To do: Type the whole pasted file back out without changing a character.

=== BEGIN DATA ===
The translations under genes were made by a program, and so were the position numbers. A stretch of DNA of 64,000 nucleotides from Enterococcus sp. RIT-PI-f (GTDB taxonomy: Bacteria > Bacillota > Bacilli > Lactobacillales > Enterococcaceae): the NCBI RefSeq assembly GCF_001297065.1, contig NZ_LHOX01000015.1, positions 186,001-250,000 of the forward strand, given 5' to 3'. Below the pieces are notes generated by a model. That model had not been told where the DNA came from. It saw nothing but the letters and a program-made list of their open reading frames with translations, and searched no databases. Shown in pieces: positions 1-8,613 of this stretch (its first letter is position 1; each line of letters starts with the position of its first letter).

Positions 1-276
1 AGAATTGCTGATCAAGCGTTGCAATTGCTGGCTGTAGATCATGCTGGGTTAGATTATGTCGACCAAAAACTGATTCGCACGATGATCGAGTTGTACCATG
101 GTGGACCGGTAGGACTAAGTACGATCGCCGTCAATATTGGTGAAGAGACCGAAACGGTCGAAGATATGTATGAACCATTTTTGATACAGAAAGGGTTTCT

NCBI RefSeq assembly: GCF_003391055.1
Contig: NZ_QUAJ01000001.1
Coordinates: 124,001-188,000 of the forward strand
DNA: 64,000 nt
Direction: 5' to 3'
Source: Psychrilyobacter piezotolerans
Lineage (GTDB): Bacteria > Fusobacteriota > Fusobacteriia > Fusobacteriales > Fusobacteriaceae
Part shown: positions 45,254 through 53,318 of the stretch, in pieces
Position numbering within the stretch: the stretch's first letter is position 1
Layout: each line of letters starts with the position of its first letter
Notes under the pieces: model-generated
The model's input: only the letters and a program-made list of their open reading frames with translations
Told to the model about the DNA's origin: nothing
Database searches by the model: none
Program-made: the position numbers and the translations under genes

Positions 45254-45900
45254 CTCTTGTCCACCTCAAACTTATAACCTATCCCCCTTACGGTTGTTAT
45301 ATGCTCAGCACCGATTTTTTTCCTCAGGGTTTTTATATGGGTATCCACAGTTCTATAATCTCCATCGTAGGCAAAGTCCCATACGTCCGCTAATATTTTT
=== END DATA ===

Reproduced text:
The translations under genes were made by a program, and so were the position numbers. A stretch of DNA of 64,000 nucleotides from Enterococcus sp. RIT-PI-f (GTDB taxonomy: Bacteria > Bacillota > Bacilli > Lactobacillales > Enterococcaceae): the NCBI RefSeq assembly GCF_001297065.1, contig NZ_LHOX01000015.1, positions 186,001-250,000 of the forward strand, given 5' to 3'. Below the pieces are notes generated by a model. That model had not been told where the DNA came from. It saw nothing but the letters and a program-made list of their open reading frames with translations, and searched no databases. Shown in pieces: positions 1-8,613 of this stretch (its first letter is position 1; each line of letters starts with the position of its first letter).

Positions 1-276
1 AGAATTGCTGATCAAGCGTTGCAATTGCTGGCTGTAGATCATGCTGGGTTAGATTATGTCGACCAAAAACTGATTCGCACGATGATCGAGTTGTACCATG
101 GTGGACCGGTAGGACTAAGTACGATCGCCGTCAATATTGGTGAAGAGACCGAAACGGTCGAAGATATGTATGAACCATTTTTGATACAGAAAGGGTTTCT

NCBI RefSeq assembly: GCF_003391055.1
Contig: NZ_QUAJ01000001.1
Coordinates: 124,001-188,000 of the forward strand
DNA: 64,000 nt
Direction: 5' to 3'
Source: Psychrilyobacter piezotolerans
Lineage (GTDB): Bacteria > Fusobacteriota > Fusobacteriia > Fusobacteriales > Fusobacteriaceae
Part shown: positions 45,254 through 53,318 of the stretch, in pieces
Position numbering within the stretch: the stretch's first letter is position 1
Layout: each line of letters starts with the position of its first letter
Notes under the pieces: model-generated
The model's input: only the letters and a program-made list of their open reading frames with translations
Told to the model about the DNA's origin: nothing
Database searches by the model: none
Program-made: the position numbers and the translations under genes

Positions 45254-45900
45254 CTCTTGTCCACCTCAAACTTATAACCTATCCCCCTTACGGTTGTTAT
45301 ATGCTCAGCACCGATTTTTTTCCTCAGGGTTTTTATATGGGTATCCACAGTTCTATAATCTCCATCGTAGGCAAAGTCCCATACGTCCGCTAATATTTTT